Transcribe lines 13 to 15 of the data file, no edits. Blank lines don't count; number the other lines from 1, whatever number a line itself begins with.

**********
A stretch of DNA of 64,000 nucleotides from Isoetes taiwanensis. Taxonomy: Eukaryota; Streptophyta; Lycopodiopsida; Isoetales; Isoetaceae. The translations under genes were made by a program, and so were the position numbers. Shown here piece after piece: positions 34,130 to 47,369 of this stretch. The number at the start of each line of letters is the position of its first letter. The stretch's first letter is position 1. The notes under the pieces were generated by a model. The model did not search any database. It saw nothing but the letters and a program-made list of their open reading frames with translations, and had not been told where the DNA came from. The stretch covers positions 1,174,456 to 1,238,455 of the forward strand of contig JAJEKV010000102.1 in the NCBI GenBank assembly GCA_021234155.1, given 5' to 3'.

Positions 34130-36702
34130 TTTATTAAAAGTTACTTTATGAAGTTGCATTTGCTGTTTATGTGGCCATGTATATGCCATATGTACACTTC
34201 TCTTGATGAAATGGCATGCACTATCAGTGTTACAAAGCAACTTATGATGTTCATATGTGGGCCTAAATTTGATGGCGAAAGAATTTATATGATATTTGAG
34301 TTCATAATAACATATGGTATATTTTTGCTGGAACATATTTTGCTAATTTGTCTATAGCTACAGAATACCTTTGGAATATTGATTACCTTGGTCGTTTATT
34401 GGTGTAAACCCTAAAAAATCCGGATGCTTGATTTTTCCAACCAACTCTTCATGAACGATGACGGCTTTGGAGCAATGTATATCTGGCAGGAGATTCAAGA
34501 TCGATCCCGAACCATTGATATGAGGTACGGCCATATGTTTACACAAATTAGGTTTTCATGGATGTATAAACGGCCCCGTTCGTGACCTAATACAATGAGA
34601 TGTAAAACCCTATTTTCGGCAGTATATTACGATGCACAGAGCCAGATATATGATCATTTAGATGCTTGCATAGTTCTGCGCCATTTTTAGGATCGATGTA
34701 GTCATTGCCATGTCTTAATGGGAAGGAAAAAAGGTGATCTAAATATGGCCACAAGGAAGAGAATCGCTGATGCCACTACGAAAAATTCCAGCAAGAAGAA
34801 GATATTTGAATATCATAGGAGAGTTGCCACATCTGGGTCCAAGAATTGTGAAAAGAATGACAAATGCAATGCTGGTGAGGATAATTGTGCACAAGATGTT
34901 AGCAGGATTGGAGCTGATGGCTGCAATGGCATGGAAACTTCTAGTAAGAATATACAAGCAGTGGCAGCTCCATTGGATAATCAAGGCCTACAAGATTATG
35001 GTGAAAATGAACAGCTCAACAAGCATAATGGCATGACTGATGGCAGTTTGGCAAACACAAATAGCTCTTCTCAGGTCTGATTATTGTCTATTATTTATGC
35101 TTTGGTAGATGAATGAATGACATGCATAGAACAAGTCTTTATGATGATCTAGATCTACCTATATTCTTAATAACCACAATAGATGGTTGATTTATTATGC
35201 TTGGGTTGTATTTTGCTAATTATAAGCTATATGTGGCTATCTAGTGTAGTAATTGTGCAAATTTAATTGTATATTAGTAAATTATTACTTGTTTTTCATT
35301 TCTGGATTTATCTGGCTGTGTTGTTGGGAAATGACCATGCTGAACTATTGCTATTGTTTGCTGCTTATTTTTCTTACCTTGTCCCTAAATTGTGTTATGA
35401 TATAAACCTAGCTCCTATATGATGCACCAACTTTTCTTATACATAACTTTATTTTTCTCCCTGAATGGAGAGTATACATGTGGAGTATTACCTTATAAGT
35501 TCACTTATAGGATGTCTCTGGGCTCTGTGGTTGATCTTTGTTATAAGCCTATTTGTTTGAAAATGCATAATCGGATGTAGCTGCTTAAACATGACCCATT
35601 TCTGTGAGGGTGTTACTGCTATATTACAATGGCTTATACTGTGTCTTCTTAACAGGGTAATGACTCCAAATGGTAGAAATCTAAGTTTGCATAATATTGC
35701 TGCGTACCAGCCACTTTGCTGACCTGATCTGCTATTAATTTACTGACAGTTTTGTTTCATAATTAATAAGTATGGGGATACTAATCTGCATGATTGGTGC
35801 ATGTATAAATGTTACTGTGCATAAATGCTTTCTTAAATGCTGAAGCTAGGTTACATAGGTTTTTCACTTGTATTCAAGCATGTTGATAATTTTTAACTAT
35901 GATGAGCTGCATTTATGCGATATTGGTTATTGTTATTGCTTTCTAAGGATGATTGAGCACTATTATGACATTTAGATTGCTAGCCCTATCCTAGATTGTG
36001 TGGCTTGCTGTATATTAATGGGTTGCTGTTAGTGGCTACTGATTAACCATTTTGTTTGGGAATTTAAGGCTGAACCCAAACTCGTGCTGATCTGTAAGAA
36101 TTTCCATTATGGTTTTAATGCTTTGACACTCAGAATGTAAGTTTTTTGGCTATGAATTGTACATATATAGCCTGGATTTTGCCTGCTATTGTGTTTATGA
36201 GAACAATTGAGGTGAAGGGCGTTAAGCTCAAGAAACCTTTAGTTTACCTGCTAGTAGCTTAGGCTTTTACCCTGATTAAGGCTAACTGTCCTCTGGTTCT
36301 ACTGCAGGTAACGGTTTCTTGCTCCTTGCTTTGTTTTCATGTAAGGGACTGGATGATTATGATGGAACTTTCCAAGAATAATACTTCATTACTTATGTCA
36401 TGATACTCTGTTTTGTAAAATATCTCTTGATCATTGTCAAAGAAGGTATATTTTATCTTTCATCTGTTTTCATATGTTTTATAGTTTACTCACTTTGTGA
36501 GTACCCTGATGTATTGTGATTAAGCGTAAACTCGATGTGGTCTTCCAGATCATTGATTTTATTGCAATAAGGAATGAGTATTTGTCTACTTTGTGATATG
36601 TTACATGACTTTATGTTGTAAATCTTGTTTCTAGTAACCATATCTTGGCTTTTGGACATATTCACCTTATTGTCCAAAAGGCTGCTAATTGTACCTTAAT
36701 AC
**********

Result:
35101 TTTGGTAGATGAATGAATGACATGCATAGAACAAGTCTTTATGATGATCTAGATCTACCTATATTCTTAATAACCACAATAGATGGTTGATTTATTATGC
35201 TTGGGTTGTATTTTGCTAATTATAAGCTATATGTGGCTATCTAGTGTAGTAATTGTGCAAATTTAATTGTATATTAGTAAATTATTACTTGTTTTTCATT
35301 TCTGGATTTATCTGGCTGTGTTGTTGGGAAATGACCATGCTGAACTATTGCTATTGTTTGCTGCTTATTTTTCTTACCTTGTCCCTAAATTGTGTTATGA